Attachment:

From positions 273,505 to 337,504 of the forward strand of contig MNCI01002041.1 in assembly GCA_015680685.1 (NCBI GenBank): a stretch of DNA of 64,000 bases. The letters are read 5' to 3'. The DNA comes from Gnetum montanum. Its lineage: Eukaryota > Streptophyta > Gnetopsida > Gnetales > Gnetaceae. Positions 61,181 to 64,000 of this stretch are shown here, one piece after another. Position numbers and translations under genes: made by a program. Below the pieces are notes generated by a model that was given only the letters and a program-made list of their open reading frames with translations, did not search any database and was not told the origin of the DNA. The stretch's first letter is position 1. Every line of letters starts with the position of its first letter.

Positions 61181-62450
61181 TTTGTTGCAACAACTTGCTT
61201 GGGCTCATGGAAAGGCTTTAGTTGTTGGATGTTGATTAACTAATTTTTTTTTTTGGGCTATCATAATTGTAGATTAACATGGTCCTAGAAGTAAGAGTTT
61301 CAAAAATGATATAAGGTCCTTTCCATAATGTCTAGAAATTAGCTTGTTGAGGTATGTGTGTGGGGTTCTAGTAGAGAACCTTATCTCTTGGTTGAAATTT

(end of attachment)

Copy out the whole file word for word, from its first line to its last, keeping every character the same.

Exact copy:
From positions 273,505 to 337,504 of the forward strand of contig MNCI01002041.1 in assembly GCA_015680685.1 (NCBI GenBank): a stretch of DNA of 64,000 bases. The letters are read 5' to 3'. The DNA comes from Gnetum montanum. Its lineage: Eukaryota > Streptophyta > Gnetopsida > Gnetales > Gnetaceae. Positions 61,181 to 64,000 of this stretch are shown here, one piece after another. Position numbers and translations under genes: made by a program. Below the pieces are notes generated by a model that was given only the letters and a program-made list of their open reading frames with translations, did not search any database and was not told the origin of the DNA. The stretch's first letter is position 1. Every line of letters starts with the position of its first letter.

Positions 61181-62450
61181 TTTGTTGCAACAACTTGCTT
61201 GGGCTCATGGAAAGGCTTTAGTTGTTGGATGTTGATTAACTAATTTTTTTTTTTGGGCTATCATAATTGTAGATTAACATGGTCCTAGAAGTAAGAGTTT
61301 CAAAAATGATATAAGGTCCTTTCCATAATGTCTAGAAATTAGCTTGTTGAGGTATGTGTGTGGGGTTCTAGTAGAGAACCTTATCTCTTGGTTGAAATTT